But his left hand had always been a traitor and would not do what he called on it to do and he did not trust it.
The sun will bake it out well now, he thought. It should not cramp on me again unless it gets too cold in the night. I wonder what this night will bring.
An airplane passed overhead on its course to Miami and he watched its shadow scaring up the schools of flying fish.
“With so much flying fish there should be dolphin,” he said, and leaned back on the line to see if it was possible to gain any on his fish. But he could not and it stayed at the hardness and water-drop shivering that preceded breaking. The boat moved ahead slowly and he watched the airplane until he could no longer see it.
It must be very strange in an airplane, he thought. I wonder what the sea looks like from that height? They should be able to see the fish well if they do not fly too high. I would like to fly very slowly at two hundred fathoms high and see the fish from above. In the turtle boats I was in the cross-trees of the mast-head and even at that height I saw much.
The dolphin look greener from there and you can see their stripes and their purple spots and you can see all of the school as they swim. Why is it that all the fast-moving fish of the dark current have purple backs and usually purple stripes or spots? The dolphin looks green of course because he is really golden. But when he comes to feed, truly hungry, purple stripes show on his sides as on a marlin. Can it be anger, or the greater speed he makes that brings them out?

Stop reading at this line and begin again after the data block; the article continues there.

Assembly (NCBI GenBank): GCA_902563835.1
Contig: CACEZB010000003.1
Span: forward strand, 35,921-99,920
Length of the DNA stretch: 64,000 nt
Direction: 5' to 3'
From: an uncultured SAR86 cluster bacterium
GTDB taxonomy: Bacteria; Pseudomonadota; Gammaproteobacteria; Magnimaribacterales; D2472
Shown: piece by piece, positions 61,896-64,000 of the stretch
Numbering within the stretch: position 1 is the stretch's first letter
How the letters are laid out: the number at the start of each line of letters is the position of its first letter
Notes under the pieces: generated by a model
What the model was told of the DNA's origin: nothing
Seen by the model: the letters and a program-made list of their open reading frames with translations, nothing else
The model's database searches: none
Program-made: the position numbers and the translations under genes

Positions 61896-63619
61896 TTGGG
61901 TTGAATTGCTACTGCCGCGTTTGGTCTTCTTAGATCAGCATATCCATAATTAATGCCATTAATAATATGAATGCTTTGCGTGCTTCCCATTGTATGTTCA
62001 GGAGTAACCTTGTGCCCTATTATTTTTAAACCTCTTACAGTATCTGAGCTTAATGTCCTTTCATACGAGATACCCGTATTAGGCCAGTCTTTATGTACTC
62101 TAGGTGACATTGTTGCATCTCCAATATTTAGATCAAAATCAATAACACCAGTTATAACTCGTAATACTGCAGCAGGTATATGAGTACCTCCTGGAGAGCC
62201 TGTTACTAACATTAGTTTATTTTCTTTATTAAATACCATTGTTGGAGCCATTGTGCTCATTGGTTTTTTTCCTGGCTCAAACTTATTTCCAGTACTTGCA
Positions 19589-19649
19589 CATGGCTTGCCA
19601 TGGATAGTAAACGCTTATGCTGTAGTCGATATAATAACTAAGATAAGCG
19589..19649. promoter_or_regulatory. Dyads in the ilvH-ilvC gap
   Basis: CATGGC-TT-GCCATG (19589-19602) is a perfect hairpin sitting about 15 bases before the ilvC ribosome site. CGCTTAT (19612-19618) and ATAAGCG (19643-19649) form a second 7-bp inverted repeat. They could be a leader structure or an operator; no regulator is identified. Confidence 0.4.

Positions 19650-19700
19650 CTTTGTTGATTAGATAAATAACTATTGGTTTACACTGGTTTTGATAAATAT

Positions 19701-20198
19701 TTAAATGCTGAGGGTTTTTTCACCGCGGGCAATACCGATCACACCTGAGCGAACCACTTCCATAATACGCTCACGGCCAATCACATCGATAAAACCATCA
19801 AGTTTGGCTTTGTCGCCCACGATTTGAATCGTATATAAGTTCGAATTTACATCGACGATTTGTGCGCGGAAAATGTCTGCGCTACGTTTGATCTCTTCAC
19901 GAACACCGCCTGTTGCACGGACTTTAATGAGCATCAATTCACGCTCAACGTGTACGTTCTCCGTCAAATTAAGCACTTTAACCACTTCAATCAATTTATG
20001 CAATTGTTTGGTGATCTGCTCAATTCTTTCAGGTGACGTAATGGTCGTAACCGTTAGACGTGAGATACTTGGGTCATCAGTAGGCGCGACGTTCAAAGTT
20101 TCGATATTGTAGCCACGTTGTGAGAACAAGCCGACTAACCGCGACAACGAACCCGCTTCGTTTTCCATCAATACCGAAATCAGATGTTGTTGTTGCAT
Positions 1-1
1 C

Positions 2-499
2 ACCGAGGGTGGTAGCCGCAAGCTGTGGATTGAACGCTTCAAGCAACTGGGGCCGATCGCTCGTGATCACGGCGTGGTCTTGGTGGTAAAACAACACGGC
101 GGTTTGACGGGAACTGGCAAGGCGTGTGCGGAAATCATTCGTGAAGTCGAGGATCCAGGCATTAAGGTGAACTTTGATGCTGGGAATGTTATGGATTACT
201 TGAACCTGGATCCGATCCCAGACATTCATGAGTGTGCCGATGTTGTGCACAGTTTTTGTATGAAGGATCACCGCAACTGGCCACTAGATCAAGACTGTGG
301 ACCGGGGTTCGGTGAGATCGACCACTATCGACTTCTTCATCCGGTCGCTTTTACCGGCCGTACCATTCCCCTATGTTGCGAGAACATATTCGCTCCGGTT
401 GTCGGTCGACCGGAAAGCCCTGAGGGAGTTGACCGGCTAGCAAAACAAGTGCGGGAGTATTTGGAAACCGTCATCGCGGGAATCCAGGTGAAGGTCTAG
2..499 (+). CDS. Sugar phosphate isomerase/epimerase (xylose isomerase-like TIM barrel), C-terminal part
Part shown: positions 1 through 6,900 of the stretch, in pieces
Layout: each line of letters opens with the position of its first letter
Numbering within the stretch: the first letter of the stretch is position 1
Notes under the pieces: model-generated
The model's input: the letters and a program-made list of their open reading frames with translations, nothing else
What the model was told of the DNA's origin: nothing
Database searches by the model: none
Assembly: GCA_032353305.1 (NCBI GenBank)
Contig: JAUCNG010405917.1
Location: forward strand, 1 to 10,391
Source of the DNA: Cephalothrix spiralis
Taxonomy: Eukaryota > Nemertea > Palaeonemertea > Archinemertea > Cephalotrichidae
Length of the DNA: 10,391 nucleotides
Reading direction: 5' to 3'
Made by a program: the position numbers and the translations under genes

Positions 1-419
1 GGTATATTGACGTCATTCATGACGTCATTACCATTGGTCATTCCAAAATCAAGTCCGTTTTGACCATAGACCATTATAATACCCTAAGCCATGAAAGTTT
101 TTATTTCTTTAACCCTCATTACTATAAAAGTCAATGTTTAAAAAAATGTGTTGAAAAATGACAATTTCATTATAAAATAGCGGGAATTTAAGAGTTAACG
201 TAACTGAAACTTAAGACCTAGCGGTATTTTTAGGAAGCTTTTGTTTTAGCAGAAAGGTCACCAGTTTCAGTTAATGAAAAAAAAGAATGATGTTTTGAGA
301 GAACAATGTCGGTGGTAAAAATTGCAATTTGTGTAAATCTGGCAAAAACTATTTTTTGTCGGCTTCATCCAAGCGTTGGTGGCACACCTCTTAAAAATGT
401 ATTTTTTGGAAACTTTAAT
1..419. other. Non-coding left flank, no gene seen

Just before it was dark, as they passed a great island of Sargasso weed that heaved and swung in the light sea as though the ocean were making love with something under a yellow blanket, his small line was taken by a dolphin. He saw it first when it jumped in the air, true gold in the last of the sun and bending and flapping wildly in the air. It jumped again and again in the acrobatics of its fear and he worked his way back to the stern and crouching and holding the big line with his right hand and arm, he pulled the dolphin in with his left hand, stepping on the gained line each time with his bare left foot. When the fish was at the stem, plunging and cutting from side to side in desperation, the old man leaned over the stern and lifted the burnished gold fish with its purple spots over the stem. Its jaws were working convulsively in quick bites against the hook and it pounded the bottom of the skiff with its long flat body, its tail and its head until he clubbed it across the shining golden head until it shivered and was still.The old man unhooked the fish, re-baited the line with another sardine and tossed it over. Then he worked his way slowly back to the bow. He washed his left hand and wiped it on his trousers. Then he shifted the heavy line from his right hand to his left and washed his right hand in the sea while he watched the sun go into the ocean and the slant of the big cord.